A report on Israel

The Merneptah Stele (13th century BCE). The majority of biblical archeologists translate a set of hieroglyphs as "Israel," the first instance of the name in the record.
The Large Stone Structure, an archaeological site in Jerusalem
Map of Israel and Judah in the 9th century BCE
Portion of the Temple Scroll, one of the Dead Sea Scrolls, written during the Second Temple period
Kfar Bar'am, an ancient Jewish village, abandoned some time between the 7th–13th centuries CE.
The 13th-century Ramban Synagogue in Jerusalem
Jews at the Western Wall in the 1870s
The First Zionist Congress (1897) in Basel, Switzerland
UN Map, "Palestine plan of partition with economic union"
Territory held by Israel: The Sinai Peninsula was returned to Egypt in 1982.
Israel's 1980 law declared that "Jerusalem, complete and united, is the capital of Israel."
Shimon Peres (left) with Yitzhak Rabin (center) and King Hussein of Jordan (right), prior to signing the Israel–Jordan peace treaty in 1994.
The site of the 2001 Tel Aviv Dolphinarium discotheque massacre, in which 21 Israelis were killed.
Köppen climate classification map of Israel and the Golan Heights
Population pyramid of Israel
Immigration to Israel in the years 1948–2015. The two peaks were in 1949 and 1990.
Road sign in Hebrew, Arabic, and English
The Dome of the Rock and the Western Wall, Jerusalem.
Multidisciplinary Brain Research Center at Bar-Ilan University
Mount Scopus Campus of the Hebrew University of Jerusalem
The Knesset chamber, home to the Israeli parliament
Political system of state of Israel
Supreme Court of Israel, Givat Ram, Jerusalem
Map of Israel showing the West Bank, the Gaza Strip, and the Golan Heights
Israeli West Bank barrier separating Israel and the West Bank
Area C of the West Bank, controlled by Israel under Oslo Accords, in blue and red, in December 2011
Yitzhak Rabin and Yasser Arafat at the signing ceremony of the Oslo Accords with then US President Bill Clinton
Squad commanders exercise at Eliakim training base in 2012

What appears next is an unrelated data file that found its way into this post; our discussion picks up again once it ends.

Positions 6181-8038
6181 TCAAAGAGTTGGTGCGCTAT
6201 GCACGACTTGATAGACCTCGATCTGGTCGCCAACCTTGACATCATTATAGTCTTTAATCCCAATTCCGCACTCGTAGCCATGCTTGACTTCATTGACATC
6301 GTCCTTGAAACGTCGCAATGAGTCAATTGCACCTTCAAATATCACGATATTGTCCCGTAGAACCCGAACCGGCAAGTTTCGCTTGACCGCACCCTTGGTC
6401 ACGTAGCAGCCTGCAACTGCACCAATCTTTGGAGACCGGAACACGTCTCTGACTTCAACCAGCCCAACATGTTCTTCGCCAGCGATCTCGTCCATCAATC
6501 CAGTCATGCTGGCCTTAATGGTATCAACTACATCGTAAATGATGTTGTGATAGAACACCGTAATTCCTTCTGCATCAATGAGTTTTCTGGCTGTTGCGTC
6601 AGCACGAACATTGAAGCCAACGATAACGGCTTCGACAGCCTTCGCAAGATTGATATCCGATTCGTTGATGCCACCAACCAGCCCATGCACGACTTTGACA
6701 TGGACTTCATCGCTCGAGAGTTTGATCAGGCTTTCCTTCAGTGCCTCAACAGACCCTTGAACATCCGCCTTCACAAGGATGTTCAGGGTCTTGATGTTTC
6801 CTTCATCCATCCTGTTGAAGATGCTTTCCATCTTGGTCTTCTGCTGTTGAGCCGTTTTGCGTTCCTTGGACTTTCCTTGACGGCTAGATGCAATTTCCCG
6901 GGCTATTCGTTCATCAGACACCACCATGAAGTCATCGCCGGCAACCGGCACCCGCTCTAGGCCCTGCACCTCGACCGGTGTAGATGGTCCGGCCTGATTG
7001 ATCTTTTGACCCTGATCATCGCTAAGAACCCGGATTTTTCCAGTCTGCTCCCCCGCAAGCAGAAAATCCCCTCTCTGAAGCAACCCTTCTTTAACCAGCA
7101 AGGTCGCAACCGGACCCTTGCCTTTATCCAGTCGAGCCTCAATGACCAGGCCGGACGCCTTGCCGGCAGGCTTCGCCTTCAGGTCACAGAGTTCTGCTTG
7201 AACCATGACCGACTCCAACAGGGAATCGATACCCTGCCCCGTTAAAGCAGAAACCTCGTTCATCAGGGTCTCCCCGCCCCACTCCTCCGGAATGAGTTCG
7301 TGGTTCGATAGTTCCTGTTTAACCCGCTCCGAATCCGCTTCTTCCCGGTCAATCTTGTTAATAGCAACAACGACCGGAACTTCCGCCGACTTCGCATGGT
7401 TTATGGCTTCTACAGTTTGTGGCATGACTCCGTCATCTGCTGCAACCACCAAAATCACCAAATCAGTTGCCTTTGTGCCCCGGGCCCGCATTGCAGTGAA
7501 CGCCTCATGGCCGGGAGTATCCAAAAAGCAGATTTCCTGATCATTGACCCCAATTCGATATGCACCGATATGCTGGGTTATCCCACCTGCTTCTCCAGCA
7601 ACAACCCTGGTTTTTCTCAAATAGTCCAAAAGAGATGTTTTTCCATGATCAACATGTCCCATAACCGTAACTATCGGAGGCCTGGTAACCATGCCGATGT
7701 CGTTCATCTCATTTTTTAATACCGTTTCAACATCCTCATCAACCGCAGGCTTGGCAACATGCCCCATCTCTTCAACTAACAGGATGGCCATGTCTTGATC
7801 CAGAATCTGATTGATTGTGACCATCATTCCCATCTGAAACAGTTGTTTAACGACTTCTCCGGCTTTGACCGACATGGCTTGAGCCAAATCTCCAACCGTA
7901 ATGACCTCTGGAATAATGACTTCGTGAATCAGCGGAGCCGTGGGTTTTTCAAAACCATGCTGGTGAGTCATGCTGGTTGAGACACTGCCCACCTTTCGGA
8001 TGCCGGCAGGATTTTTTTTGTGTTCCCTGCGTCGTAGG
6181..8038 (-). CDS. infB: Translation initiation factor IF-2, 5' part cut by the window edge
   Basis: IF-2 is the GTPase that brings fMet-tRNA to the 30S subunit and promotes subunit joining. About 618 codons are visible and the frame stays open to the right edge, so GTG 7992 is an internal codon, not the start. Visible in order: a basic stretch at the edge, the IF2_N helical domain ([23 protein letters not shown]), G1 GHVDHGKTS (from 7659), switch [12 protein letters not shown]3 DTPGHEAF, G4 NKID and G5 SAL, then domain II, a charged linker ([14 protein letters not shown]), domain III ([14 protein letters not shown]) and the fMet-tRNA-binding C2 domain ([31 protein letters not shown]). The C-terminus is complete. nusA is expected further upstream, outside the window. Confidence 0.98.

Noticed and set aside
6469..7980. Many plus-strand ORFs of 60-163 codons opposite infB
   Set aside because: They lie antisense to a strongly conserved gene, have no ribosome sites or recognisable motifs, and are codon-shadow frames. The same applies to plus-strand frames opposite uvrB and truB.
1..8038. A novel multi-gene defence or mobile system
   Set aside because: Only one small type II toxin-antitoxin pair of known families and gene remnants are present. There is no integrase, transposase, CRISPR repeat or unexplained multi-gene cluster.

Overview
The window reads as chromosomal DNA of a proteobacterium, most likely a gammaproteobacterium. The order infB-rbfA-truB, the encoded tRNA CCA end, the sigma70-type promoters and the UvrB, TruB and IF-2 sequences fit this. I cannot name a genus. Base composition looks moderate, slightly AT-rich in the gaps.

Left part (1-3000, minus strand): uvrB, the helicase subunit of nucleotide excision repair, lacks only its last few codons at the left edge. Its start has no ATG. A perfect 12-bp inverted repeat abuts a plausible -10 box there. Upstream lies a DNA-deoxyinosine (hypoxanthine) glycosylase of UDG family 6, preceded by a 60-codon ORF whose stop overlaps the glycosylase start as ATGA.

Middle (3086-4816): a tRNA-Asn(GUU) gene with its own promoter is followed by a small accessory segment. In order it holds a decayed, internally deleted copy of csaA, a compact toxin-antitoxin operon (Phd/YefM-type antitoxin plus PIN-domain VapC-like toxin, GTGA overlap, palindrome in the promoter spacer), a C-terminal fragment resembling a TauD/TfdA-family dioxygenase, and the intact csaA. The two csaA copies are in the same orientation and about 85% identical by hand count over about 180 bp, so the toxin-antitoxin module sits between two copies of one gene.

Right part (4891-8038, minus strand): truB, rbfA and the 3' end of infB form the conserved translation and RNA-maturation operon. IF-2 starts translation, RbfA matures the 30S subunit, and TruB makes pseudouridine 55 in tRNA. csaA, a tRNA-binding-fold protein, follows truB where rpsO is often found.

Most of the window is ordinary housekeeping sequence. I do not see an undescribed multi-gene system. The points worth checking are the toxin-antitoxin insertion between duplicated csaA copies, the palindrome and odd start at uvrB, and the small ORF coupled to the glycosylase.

Iron Dome is the world's first operational anti-artillery rocket defense system.
Change in per capita GDP of Israel since 1950. Figures are inflation-adjusted to 2011 International dollars.
The Diamond Exchange District in Ramat Gan
Tel Aviv Stock Exchange. Its building is optimized for computer trading, with systems located in an underground bunker to keep the exchange active during emergencies.
Matam high-tech park in Haifa
The world's largest solar parabolic dish at the Ben-Gurion National Solar Energy Center.
Ben Gurion International Airport
Ein Bokek resort on the shore of the Dead Sea
Shmuel Yosef Agnon, laureate of the Nobel Prize in Literature
Israel Philharmonic Orchestra conducted by Zubin Mehta
Shrine of the Book, repository of the Dead Sea Scrolls in Jerusalem
A meal including falafel, hummus, French fries and Israeli salad
Teddy Stadium of Jerusalem
Boris Gelfand, chess Grandmaster

Country in Western Asia.

- Israel

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Basic Law: Israel as the Nation-State of the Jewish People

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Druze flags alongside Israeli flags during a rally against the law in Tel Aviv on 4 August 2018
Israeli Arabs and their supporters rally with Palestinian flags against the law in Tel Aviv on 11 August 2018

Basic Law: Israel as the Nation-State of the Jewish People (חוֹק יְסוֹד: יִשְׂרָאֵל—מְדִינַת הַלְּאוֹם שֶׁל הָעַם הַיְּהוּדִי), informally known as the Nation-State Bill or the Nationality Bill, is an Israeli Basic Law which specifies the nature of the State of Israel as the nation-state of the Jewish people.

Albert Einstein at the Technion in 1923

Science and technology in Israel

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One of the country's most developed sectors.

One of the country's most developed sectors.

Albert Einstein at the Technion in 1923
WEIZAC in 1954, the first modern computer in the Middle East
The Weizmann Institute of Science in Rehovot
The world's largest solar parabolic dish at the Ben-Gurion National Solar Energy Center
Ofek-7 satellite launch through Shavit vehicle
Gulfstream G280 transcontinental business jet was designed and is currently produced for Gulfstream Aerospace by Israel Aircraft Industries (IAI)
Anaerobic digesters at Hiriya waste facility